Hospitals in about a dozen states are testing whether some simple steps, such as arm-strengthening exercises, could reduce the risk of one of breast cancer's troubling legacies — the painful and sometimes severe arm swelling called lymphedema. Lymphedema has long been a neglected side effect of cancer surgery and radiation: Many women say they never were warned, even though spotting this problem early improves outcomes.
And while less invasive surgical techniques mean fewer breast cancer patients today than just a few years ago should face lymphedema, it's a lingering threat for tens of thousands of survivors because it can strike two decades after their tumor was treated.
"I have ladies tell me the lymphedema is much worse than their cancer because the cancer's cured," says Dr. Electra Paskett, an epidemiologist at Ohio State University who is leading the first-of-its-kind research into possible protective steps.
Among them: Wearing elastic sleeves to counter temporary swelling during things like airplane flight or heavy lifting, and doing special exercises with light weights designed to help keep open the lymph channels that allow fluid to drain through the body.
"The theory is building up muscles in your arm acts as a natural pneumatic pump to move the fluid," explains Paskett, herself a breast cancer survivor who developed lymphedema.
When lymph nodes under a breast cancer patient's arm are removed or damaged by biopsy, surgery or radiation, lymph fluid can build up and cause anything from mild swelling to a ballooning of the arm.
Lymphedema isn't just a legacy of breast cancer treatment. The leg can swell if groin nodes are damaged from other cancers, including gynecologic cancer. Melanoma treatment left former presidential candidate John McCain with facial swelling. Occasionally, rare diseases can trigger a different form of lymphedema.
But lymphedema among breast cancer survivors may be most common. It's been estimated to affect between 20 percent and 30 percent of patients who have 10 or more under-the-arm nodes examined, called an "axillary lymph node dissection."
A surprising study published in November's Journal of Clinical Oncology suggests few such women may be diagnosed. University of Minnesota researchers analyzed records from the huge Iowa Women's Health study, to cull more than 1,200 patients who'd had breast cancer between 1986 and 2003. Eight percent had been formally diagnosed with lymphedema yet another 37 percent of the women suffered persistent lymphedema symptoms, including a swollen arm.
Today, some women have far fewer nodes examined in a "sentinel node biopsy," and separate research suggests those women are far less likely to get later lymphedema — possibly as low as 5 percent, Paskett notes — although many don't qualify for the smaller surgery because of large tumors or other factors.
But perhaps most concerning from the Iowa data, only 40 percent of the women with swollen arms but no diagnosis had heard of lymphedema and less than 2 percent had sought care for their arm symptoms.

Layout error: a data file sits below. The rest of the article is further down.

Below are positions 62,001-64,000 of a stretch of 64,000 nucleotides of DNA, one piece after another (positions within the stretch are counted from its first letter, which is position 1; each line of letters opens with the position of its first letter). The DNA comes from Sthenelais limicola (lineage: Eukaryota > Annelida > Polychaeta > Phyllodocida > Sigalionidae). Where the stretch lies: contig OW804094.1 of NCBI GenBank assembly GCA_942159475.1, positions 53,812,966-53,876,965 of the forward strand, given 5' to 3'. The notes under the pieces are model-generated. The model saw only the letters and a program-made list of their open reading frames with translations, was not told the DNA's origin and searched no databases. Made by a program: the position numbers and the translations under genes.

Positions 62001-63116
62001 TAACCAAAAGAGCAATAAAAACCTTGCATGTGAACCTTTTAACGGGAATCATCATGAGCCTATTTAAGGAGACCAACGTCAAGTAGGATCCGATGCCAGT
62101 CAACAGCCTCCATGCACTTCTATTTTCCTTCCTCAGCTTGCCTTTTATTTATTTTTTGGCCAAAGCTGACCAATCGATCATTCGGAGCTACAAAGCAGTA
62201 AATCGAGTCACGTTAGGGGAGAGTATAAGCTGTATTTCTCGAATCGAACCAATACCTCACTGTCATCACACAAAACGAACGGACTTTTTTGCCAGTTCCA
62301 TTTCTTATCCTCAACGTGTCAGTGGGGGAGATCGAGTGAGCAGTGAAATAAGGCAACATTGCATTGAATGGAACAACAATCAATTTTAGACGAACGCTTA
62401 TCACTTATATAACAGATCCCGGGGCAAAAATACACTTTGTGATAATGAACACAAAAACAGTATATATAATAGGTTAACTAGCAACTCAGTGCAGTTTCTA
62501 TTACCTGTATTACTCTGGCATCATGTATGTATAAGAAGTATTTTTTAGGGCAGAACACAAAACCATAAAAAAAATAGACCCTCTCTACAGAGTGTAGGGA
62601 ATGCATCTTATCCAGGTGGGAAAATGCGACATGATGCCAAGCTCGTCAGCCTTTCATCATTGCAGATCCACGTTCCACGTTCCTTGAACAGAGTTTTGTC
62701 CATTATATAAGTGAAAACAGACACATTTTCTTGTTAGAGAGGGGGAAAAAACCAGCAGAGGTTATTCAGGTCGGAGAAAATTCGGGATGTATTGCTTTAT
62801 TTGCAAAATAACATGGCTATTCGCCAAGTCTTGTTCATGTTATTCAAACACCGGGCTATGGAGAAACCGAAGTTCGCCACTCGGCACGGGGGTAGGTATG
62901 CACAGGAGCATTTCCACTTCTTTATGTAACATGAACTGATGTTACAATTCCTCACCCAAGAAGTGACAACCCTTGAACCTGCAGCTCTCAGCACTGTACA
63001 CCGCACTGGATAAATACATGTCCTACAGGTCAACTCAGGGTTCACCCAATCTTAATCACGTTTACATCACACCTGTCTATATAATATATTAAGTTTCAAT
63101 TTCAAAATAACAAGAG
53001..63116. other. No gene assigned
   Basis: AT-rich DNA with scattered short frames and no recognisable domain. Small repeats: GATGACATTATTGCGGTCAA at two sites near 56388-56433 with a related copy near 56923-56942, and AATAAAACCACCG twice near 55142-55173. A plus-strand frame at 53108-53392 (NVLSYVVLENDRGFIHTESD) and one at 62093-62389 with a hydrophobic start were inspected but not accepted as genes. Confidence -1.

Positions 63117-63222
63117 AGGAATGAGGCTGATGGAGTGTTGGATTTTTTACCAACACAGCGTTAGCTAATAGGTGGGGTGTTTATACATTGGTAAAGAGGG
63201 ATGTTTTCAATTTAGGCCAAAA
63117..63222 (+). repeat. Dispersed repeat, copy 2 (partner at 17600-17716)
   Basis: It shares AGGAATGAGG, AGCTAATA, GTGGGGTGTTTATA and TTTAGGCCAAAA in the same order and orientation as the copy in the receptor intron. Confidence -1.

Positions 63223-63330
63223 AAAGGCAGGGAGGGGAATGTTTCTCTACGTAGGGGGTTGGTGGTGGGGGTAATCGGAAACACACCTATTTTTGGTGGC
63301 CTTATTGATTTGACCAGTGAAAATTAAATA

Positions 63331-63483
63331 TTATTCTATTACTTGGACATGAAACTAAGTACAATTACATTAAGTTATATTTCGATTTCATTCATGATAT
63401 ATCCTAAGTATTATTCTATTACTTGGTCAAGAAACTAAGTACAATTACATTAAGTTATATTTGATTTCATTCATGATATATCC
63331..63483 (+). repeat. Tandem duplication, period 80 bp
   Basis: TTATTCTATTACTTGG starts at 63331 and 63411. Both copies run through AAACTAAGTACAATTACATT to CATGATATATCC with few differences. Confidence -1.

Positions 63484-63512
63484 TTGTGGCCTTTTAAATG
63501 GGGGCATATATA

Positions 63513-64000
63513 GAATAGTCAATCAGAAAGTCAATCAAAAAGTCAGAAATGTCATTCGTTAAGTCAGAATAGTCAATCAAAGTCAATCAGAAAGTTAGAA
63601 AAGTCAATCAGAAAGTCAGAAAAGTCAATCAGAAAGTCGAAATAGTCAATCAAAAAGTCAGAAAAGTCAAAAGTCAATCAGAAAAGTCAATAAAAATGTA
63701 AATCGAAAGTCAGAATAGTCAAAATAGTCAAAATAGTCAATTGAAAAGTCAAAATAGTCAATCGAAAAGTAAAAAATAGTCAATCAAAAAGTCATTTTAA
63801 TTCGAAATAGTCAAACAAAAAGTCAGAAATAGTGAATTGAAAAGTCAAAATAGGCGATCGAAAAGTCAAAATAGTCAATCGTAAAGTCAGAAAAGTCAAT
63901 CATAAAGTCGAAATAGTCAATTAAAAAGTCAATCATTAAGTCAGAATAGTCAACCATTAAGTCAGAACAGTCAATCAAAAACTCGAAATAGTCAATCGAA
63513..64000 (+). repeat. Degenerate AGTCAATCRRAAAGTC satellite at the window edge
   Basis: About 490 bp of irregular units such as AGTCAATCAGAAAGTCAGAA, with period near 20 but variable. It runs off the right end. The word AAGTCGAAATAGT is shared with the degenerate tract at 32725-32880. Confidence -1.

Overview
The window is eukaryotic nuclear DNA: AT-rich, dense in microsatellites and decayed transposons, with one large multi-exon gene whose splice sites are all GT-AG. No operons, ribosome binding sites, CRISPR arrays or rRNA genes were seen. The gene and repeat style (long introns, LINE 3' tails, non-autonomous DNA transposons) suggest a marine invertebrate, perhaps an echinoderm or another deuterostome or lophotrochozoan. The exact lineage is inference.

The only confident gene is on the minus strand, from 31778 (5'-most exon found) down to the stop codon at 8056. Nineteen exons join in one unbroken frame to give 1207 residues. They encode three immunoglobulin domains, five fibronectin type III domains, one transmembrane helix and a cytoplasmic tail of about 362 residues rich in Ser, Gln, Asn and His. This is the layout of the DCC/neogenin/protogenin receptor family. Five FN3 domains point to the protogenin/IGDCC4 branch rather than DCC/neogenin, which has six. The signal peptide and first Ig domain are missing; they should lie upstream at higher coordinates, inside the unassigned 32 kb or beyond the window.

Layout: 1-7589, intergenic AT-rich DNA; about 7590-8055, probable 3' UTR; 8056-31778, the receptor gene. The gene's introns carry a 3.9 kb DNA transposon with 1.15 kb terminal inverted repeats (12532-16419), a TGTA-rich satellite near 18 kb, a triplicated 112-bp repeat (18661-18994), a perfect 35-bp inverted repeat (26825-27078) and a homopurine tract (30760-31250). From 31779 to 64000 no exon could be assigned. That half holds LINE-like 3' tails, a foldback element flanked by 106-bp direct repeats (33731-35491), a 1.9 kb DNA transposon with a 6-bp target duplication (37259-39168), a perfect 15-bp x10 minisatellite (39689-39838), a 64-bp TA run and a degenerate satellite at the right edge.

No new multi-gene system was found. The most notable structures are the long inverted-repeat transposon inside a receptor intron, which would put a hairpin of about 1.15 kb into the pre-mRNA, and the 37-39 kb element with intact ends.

Yet early care is key, as Anne Holman of Washington, D.C., can attest. In 2006, doctors found cancer in eight of 18 lymph nodes. She was undergoing chemotherapy to shrink her tumor before an eventual mastectomy when one day her arm turned red and itchy. Come in right away, said Minna Manalo, a nurse practitioner at Georgetown University Hospital's breast cancer unit.
Along with a skin inflammation, Manalo diagnosed lymphedema — Holman's arm was just starting to swell. Daily for two weeks, she underwent what's called complete decongestive therapy, where a machine massaged fluid from her arm and it then was tightly bandaged to counter swelling. Once her arm shrank, Holman was prescribed a lifelong therapy: A tight elastic sleeve and fingerless glove to wear regularly, especially during her job as an international flight attendant, plus arm exercises to help push out returning fluid.
"I'm trying to stay ahead of the game," says Holman, 61. "You can't cure this, but you can manage it."
Paskett's study — now recruiting participants at Ohio State, Georgetown and a growing number of other hospitals — tests whether milder versions of those techniques could prevent lymphedema in the first place. Women recovering from a large node removal are randomly assigned to either a regimen including personalized arm exercises, or just lymphedema education.
Results aren't due until 2012. Meanwhile, cancer groups advise:
—Be alert for subtle swelling. Don't ignore a tight ring or watch, or clothes suddenly not fitting.
—See a certified lymphedema specialist, who has proper training in fitting compression garments and proper use of decongestive therapy. Improper use of either can worsen the condition.
—Obesity and arm injuries are additional risk factors. So watch your weight; avoid injections in the affected arm; clean cuts and seek care for infections promptly; wear gardening gloves and oven mitts; and avoid temperature extremes, such as hot tubs.
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